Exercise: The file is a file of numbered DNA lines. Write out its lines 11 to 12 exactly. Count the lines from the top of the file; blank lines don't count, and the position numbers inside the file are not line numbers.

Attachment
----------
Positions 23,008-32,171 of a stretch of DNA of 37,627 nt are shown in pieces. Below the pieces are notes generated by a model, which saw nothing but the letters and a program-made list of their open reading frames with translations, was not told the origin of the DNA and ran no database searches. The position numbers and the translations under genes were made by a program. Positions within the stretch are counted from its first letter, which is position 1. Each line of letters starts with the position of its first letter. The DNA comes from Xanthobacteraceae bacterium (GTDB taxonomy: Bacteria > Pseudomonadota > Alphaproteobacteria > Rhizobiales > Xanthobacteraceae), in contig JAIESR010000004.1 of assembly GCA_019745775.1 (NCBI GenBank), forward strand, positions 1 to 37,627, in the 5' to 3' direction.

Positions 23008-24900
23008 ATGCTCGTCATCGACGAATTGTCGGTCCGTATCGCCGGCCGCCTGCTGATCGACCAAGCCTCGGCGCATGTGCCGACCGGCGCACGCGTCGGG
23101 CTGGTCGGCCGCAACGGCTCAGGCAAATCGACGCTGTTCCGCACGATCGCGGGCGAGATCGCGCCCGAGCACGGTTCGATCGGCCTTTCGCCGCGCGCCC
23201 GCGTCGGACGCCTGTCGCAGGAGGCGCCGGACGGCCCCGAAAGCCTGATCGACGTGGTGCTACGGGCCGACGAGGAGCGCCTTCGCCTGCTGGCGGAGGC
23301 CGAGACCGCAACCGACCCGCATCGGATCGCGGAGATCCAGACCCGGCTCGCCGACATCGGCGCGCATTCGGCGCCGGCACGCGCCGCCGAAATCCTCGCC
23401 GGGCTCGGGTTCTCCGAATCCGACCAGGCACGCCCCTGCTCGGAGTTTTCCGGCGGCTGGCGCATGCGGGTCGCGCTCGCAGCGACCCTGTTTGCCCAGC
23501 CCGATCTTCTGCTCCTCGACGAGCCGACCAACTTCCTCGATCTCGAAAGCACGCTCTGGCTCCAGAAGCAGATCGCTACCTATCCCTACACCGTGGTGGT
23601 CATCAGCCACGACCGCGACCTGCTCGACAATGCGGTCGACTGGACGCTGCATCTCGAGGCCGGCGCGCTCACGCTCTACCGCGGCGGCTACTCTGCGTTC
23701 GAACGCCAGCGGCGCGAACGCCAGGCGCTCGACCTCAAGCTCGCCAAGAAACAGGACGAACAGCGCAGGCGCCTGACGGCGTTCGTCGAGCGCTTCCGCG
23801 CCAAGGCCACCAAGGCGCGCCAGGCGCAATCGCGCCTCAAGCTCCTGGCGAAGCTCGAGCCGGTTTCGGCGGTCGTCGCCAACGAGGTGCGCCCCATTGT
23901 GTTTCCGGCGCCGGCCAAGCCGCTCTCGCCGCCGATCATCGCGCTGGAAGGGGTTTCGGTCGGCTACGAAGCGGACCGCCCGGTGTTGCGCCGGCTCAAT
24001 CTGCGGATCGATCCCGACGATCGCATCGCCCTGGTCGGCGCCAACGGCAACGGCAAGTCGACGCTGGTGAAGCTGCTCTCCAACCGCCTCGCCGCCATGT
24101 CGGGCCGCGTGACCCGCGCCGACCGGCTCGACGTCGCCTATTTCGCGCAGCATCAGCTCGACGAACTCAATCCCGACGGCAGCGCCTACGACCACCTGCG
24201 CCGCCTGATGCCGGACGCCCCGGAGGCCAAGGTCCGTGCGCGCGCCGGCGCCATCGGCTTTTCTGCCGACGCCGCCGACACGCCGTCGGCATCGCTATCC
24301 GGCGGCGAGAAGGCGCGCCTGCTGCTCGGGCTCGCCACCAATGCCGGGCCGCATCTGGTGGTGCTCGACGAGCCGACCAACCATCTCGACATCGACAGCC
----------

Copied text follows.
23801 CCAAGGCCACCAAGGCGCGCCAGGCGCAATCGCGCCTCAAGCTCCTGGCGAAGCTCGAGCCGGTTTCGGCGGTCGTCGCCAACGAGGTGCGCCCCATTGT
23901 GTTTCCGGCGCCGGCCAAGCCGCTCTCGCCGCCGATCATCGCGCTGGAAGGGGTTTCGGTCGGCTACGAAGCGGACCGCCCGGTGTTGCGCCGGCTCAAT